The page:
Now we arrived at Stonehenge, indeed a stupendous. Monument, appearing at a distance like a castle; how so many and huge Pillars of stone should have been brought together, some erect, others transverse on the tops of them, in a circular area as rudely representing a cloister or heathen and more natural temple, is wonderful. The stone is so exceedingly hard, that all my strength with a hammer could not break a fragment; which hardness I impute to their so long exposure. To number them exactly is very difficult, they lie in such variety of postures and confusion, though they seemed not to exceed 100; we counted only 95. As to their being brought thither, there being no navigable river near, is by some admired; but for the stone, there seems to be the same kind about 20 miles distant, some of which appear above ground. About the same hills, are divers mounts raised, conceived to be ancient intrenchments, or places of burial, after bloody fights. We now went by Devizes, a reasonable large town, and came late to Cadenham.
John Evelyn's Diary 1654 July. 27 Jul 1654. To the hunting of a sorel deer, and had excellent chase for four or five hours, but the venison little worth.
John Evelyn's Diary 1654 July. 29 Jul 1654. I went to Langford to see my Cousin Stephens. I also saw Dryfield, the house heretofore of Sir John Pretyman, grandfather to my wife (19), and sold by her uncle; both the seat and house very honorable and well built, much after the modern fashion.
John Evelyn's Diary 1654 July. 31 Jul 1654. Taking leave of Cadenham, where we had been long and nobly entertained, we went a compass into Leicestershire, where dwelt another relation of my wife's (19); for I indeed made these excursions to show her the most considerable parts of her native country, who, from her childhood, had lived altogether in France, as well as for my own curiosity and information.
About two miles before coming to Gloucester, we have a prospect from woody hills into a most goodly vale and country. Gloucester is a handsome city, considerable for the church and. Monuments. The minster is indeed a noble fabric. The whispering gallery is rare, being through a passage of twenty-five yards in a many-angled cloister, and was, I suppose, either to show the skill of the architect, or some invention of a cunning priest, who, standing unseen in a Recess in the middle of the chapel, might hear whatever was spoken at either end. This is above the choir, in which lies buried King Stephen under a. Monument of Irish oak, not ill carved considering the age. The new library is a noble though a private design. I was likewise pleased with the Severn gliding so sweetly by it. The Duke's house, the castle works, are now almost quite dismantled; nor yet without sad thoughts did I see the town, considering how fatal the siege had been a few years before to our good King.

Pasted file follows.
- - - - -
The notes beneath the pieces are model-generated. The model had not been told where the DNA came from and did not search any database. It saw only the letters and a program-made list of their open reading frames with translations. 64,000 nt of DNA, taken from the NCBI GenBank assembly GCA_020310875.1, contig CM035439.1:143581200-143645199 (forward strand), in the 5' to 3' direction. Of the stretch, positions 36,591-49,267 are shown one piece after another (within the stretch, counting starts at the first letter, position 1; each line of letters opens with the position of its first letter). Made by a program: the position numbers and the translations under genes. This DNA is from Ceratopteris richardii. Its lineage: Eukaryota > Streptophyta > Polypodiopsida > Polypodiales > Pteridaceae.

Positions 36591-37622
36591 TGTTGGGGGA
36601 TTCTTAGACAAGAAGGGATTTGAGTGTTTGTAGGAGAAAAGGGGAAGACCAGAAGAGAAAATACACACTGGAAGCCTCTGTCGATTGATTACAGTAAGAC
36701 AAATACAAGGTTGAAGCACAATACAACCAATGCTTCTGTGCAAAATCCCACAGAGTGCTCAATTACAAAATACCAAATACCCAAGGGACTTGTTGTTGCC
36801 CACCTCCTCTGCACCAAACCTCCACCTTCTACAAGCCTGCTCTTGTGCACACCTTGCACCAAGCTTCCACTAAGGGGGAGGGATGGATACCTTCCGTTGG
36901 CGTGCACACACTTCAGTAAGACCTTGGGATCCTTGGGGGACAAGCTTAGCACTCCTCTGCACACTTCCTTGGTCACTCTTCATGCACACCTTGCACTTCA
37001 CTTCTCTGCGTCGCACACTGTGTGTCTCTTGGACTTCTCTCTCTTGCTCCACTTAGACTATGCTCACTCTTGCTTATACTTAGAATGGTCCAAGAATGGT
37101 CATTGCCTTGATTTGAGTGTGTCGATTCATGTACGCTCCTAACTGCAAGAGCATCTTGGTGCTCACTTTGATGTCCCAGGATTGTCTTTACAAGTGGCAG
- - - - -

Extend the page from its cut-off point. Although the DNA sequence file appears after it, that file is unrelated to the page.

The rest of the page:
John Evelyn's Diary 1654 August
John Evelyn's Diary 1654 August. 01 Aug 1654. We set out toward Worcester, by a way thickly planted with cider fruit. We deviated to the Holy Wells, trickling out of a valley through a steep declivity toward the foot of the great Malvern Hills; they are said to heal many infirmities, as king's evil, leprosy, sore eyes, etc. Ascending a great height above them to the trench dividing England from South Wales, we had the prospect of all Herefordshire, Radnor, Brecknoch, Monmouth, Worcester, Gloucester, Shropshire, Warwick, Derbyshires, and many more. We could discern Tewkesbury, King's road, toward Bristol, etc.; so as I esteem it one of the goodliest vistas in England.
John Evelyn's Diary 1654 August. 02 Aug 1654. This evening we arrived at Worcester, the Judges of Assize and Sheriff of just entering as we did. Viewing the town the next day, we found the Cathedral much ruined by the late wars, otherwise a noble structure. The town is neatly paved and very clean, the goodly river Severn running by it, and standing in a most fertile country.
John Evelyn's Diary 1654 August. 03 Aug 1654. We passed next through Warwick, and saw the castle, the dwelling house of the Lord Brook (15), and the furniture noble. It is built on an eminent rock which gives prospect into a most goodly green, a woody and plentifully watered country; the river running so delightfully under it, that it may pass for one of the most surprising seats one should meet with. The gardens are prettily disposed; but might be much improved. Here they showed us Sir Guy's great two-handed sword, staff, horse-arms, pot, and other relics of that famous knight-errant. Warwick is a fair old town, and hath one church full of ancient. Monuments.
Having viewed these, I went to visit my worthy friend, Sir H. Puckering (36), at the Abbey, and though a melancholy old seat, yet in a rich soil.
Hence to Sir Guy's grot, where they say he did his penances, and died. It is a squalid den made in the rock, crowned yet with venerable oaks and looking on a goodly stream, so as, were it improved as it might be, it were capable of being made a most romantic and pleasant place. Near this, we were showed his chapel and gigantic statue hewn out of the solid rock, out of which there are likewise divers other caves cut, and some very capacious.
The next place to Coventry. The cross is remarkable for Gothic work and rich gilding, comparable to any I had ever seen, except that of Cheapside in London, now demolished. This city has many handsome churches, a beautiful wall, a fair free school and library to it; the streets full of great shops, clean and well paved. At going forth the gate, they show us the bone, or rib, of a wild boar, said to have been killed by Sir Guy, but which I take to be the chine of a whale.
John Evelyn's Diary 1654 August. 04 Aug 1654. Hence, riding through a considerable part of Leicestershire, an open, rich, but unpleasant country, we came late in the evening to Horninghold, a seat of my wife's (19) uncle.
John Evelyn's Diary 1654 August. 07 Aug 1654. Went to Uppingham, the shire town of Rutland, pretty and well built of stone, which is a rarity in that part of England, where most of the rural parishes are but of mud; and the people living as wretchedly as in the most impoverished parts of France, which they much resemble, being idle and sluttish. The country (especially Leicestershire) much in common; the gentry free drinkers.